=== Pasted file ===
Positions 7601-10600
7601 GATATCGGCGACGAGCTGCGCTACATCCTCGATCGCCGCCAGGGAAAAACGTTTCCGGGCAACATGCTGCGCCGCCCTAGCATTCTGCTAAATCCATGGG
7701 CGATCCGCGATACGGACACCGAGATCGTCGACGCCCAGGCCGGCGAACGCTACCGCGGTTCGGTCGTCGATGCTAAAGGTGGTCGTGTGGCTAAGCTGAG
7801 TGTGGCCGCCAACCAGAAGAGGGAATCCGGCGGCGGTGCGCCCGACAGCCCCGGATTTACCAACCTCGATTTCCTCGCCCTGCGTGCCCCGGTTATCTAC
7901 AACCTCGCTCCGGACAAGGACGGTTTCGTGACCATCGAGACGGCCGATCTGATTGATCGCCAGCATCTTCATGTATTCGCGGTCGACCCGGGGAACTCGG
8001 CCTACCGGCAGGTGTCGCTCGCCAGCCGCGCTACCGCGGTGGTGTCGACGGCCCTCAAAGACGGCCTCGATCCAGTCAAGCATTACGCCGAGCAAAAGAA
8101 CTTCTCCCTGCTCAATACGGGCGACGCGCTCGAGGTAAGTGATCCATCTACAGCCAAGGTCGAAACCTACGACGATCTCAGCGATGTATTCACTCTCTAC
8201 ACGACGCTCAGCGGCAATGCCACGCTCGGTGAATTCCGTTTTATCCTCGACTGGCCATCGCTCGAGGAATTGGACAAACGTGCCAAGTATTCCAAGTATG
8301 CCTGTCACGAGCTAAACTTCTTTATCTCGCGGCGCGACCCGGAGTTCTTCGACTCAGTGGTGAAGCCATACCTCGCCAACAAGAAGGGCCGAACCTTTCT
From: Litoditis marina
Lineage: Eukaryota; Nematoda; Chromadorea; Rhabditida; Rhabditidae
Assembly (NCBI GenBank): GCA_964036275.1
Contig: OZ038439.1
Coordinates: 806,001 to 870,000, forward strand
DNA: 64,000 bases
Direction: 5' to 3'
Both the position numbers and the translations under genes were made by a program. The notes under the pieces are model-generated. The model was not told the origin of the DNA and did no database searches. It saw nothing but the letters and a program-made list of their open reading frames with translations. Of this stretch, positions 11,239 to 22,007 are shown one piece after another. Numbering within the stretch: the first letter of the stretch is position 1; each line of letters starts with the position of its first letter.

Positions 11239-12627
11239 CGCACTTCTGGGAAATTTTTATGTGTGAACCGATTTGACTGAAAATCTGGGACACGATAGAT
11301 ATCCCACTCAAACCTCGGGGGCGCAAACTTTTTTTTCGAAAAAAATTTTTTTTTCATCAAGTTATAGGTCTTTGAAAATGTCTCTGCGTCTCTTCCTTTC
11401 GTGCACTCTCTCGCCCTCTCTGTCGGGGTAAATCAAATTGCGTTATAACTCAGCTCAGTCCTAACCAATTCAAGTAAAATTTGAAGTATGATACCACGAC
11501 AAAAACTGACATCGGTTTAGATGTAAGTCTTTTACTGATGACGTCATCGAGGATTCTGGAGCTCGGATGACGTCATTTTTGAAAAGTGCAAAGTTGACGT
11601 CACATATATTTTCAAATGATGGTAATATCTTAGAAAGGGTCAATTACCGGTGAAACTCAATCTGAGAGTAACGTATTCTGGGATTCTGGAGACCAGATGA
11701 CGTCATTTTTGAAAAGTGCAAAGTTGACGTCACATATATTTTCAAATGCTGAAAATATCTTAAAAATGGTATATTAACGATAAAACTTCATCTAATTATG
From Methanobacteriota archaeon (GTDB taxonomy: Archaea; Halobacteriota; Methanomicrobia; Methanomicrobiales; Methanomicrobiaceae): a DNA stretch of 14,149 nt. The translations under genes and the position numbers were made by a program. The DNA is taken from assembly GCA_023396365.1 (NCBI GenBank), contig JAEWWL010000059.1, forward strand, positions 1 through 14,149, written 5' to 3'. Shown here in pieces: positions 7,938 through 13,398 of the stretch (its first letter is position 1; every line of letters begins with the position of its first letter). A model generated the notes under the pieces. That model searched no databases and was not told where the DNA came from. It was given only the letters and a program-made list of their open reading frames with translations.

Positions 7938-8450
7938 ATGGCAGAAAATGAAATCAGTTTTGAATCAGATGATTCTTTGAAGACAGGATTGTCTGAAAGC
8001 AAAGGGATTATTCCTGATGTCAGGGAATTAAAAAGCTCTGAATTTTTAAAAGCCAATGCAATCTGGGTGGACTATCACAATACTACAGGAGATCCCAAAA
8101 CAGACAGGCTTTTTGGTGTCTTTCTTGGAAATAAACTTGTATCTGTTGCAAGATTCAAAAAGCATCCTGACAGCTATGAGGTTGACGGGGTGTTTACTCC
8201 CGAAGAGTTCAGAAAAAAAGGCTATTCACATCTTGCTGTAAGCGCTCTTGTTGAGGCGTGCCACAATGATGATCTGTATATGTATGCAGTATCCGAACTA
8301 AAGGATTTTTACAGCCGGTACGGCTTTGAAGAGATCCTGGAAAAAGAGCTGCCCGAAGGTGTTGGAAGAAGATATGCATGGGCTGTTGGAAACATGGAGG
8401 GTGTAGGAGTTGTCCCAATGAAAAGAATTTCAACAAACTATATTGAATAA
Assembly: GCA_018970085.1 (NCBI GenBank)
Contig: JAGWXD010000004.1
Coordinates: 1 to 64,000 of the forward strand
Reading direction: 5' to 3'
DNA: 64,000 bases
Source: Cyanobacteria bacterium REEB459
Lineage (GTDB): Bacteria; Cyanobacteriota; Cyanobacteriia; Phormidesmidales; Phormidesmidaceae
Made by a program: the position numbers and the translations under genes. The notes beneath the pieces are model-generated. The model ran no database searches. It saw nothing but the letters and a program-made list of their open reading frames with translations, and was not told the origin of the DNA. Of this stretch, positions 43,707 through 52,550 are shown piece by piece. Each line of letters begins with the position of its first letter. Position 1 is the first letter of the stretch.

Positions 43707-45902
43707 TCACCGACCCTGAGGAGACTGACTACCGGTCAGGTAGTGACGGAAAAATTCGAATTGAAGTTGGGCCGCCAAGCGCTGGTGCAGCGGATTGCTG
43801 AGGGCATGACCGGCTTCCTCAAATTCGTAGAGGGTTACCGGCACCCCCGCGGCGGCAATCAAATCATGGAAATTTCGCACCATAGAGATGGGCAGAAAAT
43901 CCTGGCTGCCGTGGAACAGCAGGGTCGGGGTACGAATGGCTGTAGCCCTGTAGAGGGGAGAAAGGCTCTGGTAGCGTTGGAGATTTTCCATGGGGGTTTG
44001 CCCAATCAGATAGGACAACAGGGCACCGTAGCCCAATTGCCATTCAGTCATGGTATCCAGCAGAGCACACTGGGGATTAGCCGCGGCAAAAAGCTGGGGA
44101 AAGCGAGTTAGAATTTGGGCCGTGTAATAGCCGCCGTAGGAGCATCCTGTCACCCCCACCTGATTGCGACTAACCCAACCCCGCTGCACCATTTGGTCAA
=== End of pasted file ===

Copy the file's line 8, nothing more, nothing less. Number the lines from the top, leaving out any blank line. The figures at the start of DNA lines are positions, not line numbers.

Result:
8201 ACGACGCTCAGCGGCAATGCCACGCTCGGTGAATTCCGTTTTATCCTCGACTGGCCATCGCTCGAGGAATTGGACAAACGTGCCAAGTATTCCAAGTATG